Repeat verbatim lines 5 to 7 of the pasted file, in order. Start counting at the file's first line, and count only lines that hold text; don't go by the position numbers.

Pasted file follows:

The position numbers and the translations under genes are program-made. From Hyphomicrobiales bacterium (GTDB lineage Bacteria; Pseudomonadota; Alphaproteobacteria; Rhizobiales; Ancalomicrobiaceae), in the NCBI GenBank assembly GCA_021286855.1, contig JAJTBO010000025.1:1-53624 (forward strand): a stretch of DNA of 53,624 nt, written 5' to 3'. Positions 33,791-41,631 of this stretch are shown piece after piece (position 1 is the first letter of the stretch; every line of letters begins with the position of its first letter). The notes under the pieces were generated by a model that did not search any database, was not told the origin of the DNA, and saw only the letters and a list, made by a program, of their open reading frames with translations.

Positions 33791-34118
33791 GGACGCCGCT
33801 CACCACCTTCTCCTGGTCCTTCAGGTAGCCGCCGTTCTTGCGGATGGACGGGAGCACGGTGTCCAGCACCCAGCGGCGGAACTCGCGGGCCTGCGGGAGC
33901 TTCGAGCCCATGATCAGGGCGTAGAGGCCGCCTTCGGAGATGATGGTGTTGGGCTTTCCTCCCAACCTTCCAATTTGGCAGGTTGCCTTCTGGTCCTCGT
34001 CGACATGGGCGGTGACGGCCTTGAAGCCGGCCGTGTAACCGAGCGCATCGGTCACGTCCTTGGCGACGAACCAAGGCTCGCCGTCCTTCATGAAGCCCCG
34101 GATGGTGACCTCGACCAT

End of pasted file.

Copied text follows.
33901 TTCGAGCCCATGATCAGGGCGTAGAGGCCGCCTTCGGAGATGATGGTGTTGGGCTTTCCTCCCAACCTTCCAATTTGGCAGGTTGCCTTCTGGTCCTCGT
34001 CGACATGGGCGGTGACGGCCTTGAAGCCGGCCGTGTAACCGAGCGCATCGGTCACGTCCTTGGCGACGAACCAAGGCTCGCCGTCCTTCATGAAGCCCCG
34101 GATGGTGACCTCGACCAT